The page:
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Germany: Election Winners, Losers and other Contemporaries to Move to Berlin

On the day after the German elections, many of those who were victorious are trying to find their roles in Berlin. Others have already found theirs, including losers who are pretending to be winners.

Berlin, September 27th, 2021. Update: 2:31 p.m. CEDT (The Berlin Spectator) — In Germany, quite a few candidates will have to organize moves to Berlin, except for those who already live here. The latter category includes Michael Müller. His profession is Governing Mayor of Berlin, but not for much longer. Recently, the 56-year-old politician from the Tempelhof borough was ousted by his own party, the center-left SPD. So, he looked for a new job and got it.

Easy Move

In the electoral district Charlottenburg-Wilmersdorf, Müller ran for the Bundestag and won. He managed to beat his conservative opponent Klaus-Dieter Gröhler with 27.9 vs. 22.3 percent of the vote. This means Michael Müller will be an MP. Until there is a new Governing Mayor, he will keep on running Red City Hall. In his case, the move to Berlin will be easy, because the German capital is the city he has been governing for seven years. Does all of this make Müller a winner or loser? It seems to be some of both.

Michael Müller has a new job. Photo: Imanuel Marcus

His successor, Franziska Giffey, who won Berlin’s state elections in spite of a plagiarism scandal which forced her to step down from her post as Germany’s Family Minister, will not have to worry about moving either. Within weeks, she will become Berlin’s first female Governing Mayor. Right after World War II, from 1947 to 1948, Louise Schroeder was Acting Governing Mayor for a few months, but this is different.

People and Trees

Mrs. Giffey is not a greenhorn. She used to be District Mayor of Neukölln, a very diverse district of the German capital, one which is full of culture, but also problems. This makes her a Berlin expert. Besides, she used the campaign to get back into the subject and talk to absolutely everyone, including people on the street and probably every single tree in the city’s numerous parks.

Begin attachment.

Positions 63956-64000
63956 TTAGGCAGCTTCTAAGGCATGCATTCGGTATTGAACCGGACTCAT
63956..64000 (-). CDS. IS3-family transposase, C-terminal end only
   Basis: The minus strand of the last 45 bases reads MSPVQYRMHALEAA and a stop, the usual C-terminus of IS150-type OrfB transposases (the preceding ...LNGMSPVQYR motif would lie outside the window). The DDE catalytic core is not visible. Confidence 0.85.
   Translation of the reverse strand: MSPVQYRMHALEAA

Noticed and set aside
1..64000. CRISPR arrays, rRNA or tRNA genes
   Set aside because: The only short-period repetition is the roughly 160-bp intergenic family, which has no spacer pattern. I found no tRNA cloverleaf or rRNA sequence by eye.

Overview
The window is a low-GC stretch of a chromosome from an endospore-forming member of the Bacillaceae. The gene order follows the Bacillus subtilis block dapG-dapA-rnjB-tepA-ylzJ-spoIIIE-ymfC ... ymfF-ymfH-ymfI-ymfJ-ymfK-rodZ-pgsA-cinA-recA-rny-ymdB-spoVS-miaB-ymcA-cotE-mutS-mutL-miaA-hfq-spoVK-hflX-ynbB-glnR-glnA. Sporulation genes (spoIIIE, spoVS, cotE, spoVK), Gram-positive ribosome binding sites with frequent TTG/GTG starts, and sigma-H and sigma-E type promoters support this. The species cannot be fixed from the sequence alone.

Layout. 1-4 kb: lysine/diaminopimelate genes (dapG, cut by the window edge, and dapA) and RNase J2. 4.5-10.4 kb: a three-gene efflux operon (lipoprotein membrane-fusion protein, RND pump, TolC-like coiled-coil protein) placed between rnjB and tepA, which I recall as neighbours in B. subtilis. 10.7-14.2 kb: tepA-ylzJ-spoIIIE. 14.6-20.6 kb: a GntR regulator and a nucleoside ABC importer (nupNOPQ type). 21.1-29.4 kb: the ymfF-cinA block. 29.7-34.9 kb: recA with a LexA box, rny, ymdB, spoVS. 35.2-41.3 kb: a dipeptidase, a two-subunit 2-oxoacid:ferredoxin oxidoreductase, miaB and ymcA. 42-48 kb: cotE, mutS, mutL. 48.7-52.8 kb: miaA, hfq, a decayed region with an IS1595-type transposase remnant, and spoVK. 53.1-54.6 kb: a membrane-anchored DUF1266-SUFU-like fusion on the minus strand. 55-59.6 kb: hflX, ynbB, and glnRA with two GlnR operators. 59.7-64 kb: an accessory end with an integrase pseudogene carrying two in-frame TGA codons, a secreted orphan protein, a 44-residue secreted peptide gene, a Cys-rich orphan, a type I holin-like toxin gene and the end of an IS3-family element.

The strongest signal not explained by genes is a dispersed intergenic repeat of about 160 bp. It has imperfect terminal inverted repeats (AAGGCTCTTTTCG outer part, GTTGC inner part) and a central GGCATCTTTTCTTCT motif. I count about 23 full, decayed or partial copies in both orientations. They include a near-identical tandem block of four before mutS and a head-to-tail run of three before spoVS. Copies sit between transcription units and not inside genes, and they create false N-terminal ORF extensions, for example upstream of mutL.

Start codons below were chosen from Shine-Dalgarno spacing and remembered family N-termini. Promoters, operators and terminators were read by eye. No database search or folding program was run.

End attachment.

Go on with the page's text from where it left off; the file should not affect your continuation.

Franziska Giffey is familiar with Berlin. Photo: Imanuel Marcus

Armin Laschet is a loser who is selling himself as the winner. With him as candidate, his center-right CDU and its Bavarian version CSU have brought home a catastrophic result of 24.1 percent. Just a year earlier, polls had seen the conservatives at 38 percent. Laschet managed to become candidate for Chancellor even though many of his own people did not want him. The election result is the invoice for this stunt he pulled.

Successor Wanted

Still, the same Armin Laschet says he wants to form a government coalition for Germany. This plan might look crazy at first glance, because he lost. On the other hand, one of the likely kingmakers, the center-right, pro-business FDP, wants to work with him, meaning the plan might actually be implemented. Laschet was at the top of the CDU’s list of candidates in North Rhine-Westphalia. He now has to worry about shipping his things to Berlin. In Düsseldorf, his colleagues will have to find a new First Minister. This is the job the 60-year-old conservative is giving up. But he is not out of peril. In his own party, some are demanding his resignation.

Armin Laschet has a new mission. Photo: Imanuel Marcus

Everyone has a new mission, it seems. Angela Merkel wants to lead a normal life and bake cake for her husband when her long reign finally comes to an end. This may (or may not) happen before this year ends. The Green’s Annalena Baerbock and Christian Lindner of the FDP, both of whom are winners, sort of, are the likely kingmakers. On the other hand, if they make things too complicated, the SPD and the conservatives might form a new grand coalition. This scenario is not too likely though, since CDU and CSU do not seem to want to become a junior partner.

Biggest Winner

One thing is certain: Almost everyone will be moving to Berlin. There are 735 MPs at the bloated Bundestag. Many of them are new.

The biggest winner of them all is Manuela Schwesig, the Social-Democratic First Minister up there in Mecklenburg-Hither Pomerania. She got 39.6 percent. This is the kind of result big tent parties used to get on the federal level some decades ago.

You want more losers? Here we go: One of them is Annalena Baerbock, who lost against Olaf Scholz in her election district in Potsdam. Mrs. Merkel’s Chancellery Minister Helge Braun lost his district in Giessen. In Angela Merkel’s former district Vorpommern-Rügen, Anna Kassautzki won, a young SPD candidate.

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